The Sense of Style, the new book by the neuroscientist and linguist Steven Pinker, is the latest blossoming of a perennial: the mid-career writer’s advice for writing well. From grammar guides to usage primers, from Strunk and White to "Eats, Shoots, and Leaves," these books, at their most significant, become mainstays of high school curricula and quiet but powerful influences on how whole generations learn to write. In their highest form, such as in Orwell’s much-anthologized "Politics and the English Language," they become significant works of literary criticism. Orwell’s essay doesn’t offer much guidance for improving one’s prose. But it remains a keen lesson in bullshit detection, in learning when highfalutin language conceals pernicious ideology. That, in itself, may steer many young writers away from the hazards of abstraction and euphemism.
Conscious of this history, Pinker’s entry comes freighted with some anxiety of influence. He compliments his forebears as much as he points out their deficiencies. Claiming his place on the dais, Pinker rejects “the graybeard sensibilities of the style mavens.” Even the “classic” style manuals were “written by starchy Englishmen and rock-ribbed Yankees,” who, he says, managed to drain the humor and joy out of writing. This is slightly misleading. E.B. White, whose name has become one half of a shorthand for the eponymous style guide he developed with William Strunk, is now remembered as a storyteller as well as a fine essayist and humorist. His writing is synonymous with the urbane, witty, middlebrow style that flourished under New Yorker editor William Shawn.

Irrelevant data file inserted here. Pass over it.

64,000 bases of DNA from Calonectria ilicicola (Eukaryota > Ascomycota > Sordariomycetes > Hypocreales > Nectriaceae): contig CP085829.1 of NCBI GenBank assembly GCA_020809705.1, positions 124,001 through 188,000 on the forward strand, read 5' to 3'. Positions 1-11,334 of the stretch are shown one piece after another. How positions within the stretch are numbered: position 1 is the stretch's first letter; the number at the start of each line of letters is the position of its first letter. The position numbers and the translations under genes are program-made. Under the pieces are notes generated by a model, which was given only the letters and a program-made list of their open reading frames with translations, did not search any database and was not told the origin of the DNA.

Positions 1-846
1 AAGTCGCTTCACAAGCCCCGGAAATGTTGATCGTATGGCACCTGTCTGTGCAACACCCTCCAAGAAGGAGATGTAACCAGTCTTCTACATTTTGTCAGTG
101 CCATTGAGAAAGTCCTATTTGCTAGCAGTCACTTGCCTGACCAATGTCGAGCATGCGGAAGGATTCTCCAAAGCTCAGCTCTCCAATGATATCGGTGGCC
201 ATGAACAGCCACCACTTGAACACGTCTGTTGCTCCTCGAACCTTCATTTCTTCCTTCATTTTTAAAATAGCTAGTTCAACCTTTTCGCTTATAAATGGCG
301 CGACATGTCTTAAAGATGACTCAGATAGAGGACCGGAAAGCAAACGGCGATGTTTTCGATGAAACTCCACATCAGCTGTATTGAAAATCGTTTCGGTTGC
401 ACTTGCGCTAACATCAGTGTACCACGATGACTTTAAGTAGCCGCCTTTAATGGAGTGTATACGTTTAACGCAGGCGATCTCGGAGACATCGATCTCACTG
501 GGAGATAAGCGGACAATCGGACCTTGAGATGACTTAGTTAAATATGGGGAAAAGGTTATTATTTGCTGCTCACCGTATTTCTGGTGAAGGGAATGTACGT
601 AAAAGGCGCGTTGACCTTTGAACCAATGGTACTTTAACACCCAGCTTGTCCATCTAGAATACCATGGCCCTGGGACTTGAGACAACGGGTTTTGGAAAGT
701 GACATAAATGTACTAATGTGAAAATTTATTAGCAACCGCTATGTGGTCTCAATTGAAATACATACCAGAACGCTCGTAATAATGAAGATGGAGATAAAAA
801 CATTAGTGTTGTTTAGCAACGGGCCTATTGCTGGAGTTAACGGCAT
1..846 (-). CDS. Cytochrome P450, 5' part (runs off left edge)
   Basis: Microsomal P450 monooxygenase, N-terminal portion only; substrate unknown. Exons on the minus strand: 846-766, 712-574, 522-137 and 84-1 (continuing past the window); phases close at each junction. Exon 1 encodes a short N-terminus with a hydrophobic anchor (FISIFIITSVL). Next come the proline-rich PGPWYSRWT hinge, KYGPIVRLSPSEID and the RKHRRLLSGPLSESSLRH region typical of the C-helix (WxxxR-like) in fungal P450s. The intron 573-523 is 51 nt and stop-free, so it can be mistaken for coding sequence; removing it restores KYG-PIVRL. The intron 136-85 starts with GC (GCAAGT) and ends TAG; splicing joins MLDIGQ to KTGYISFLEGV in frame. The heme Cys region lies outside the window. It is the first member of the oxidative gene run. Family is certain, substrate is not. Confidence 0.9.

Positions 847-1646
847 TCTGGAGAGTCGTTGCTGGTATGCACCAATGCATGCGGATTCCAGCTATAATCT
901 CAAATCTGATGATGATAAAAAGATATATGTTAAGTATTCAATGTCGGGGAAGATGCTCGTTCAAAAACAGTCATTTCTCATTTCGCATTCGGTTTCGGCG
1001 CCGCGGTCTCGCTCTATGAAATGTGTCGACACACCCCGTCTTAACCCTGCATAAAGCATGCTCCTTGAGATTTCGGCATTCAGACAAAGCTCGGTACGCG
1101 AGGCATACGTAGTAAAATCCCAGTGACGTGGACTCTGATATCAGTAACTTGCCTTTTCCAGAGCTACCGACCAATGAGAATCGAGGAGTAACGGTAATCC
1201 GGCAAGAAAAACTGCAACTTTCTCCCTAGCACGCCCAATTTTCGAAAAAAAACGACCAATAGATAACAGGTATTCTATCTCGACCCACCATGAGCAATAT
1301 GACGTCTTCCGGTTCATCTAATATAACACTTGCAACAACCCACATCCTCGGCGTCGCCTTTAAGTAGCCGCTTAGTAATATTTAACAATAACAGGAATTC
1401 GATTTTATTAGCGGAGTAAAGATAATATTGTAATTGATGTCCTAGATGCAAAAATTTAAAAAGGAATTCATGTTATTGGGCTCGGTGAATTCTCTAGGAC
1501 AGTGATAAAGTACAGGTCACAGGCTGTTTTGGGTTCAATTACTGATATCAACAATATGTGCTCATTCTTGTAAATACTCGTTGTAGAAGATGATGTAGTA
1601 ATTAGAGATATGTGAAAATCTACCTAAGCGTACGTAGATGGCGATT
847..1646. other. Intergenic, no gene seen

Perhaps it makes sense, then, that Pinker’s conception of good writing isn’t very new but is instead a refined version of an old standard. He is a partisan of what Francis-Noël Thomas and Mark Turner called the “classic” style. Classic prose is direct, economical, and precise. It treats the reader with intelligence and “is confident about its own voice.” This kind of writing is comfortable in varying registers and directs the viewer’s gaze, almost like a cinematographer, toward what’s important. It’s adaptable, too, capable of being used for a corporate memo or an academic’s monograph. This versatility is key: one detects a populist air in Pinker’s argument, a sense that he wants everyone to learn how to write and think better.
Pivoting from linguistic theory to practical examples of everyday challenges, Pinker tells readers how to detect good prose and what makes some writers “incomprehensible.” He shows how to create a “tree of phrases” – his version of diagramming a sentence, exposing its constituent parts. He demonstrates a talent for quotation, drawing from Thomas and Turner, the authors of "Clear and Simple as the Truth: Writing Classic Prose," the lesson that “accuracy becomes pedantry if it is indulged for its own sake.” To craft an argument, Pinker says, apply sentences like layers of lacquer, building towards a cumulative effect. Work first from what is known. “Given always precedes new,” he writes, aphoristically.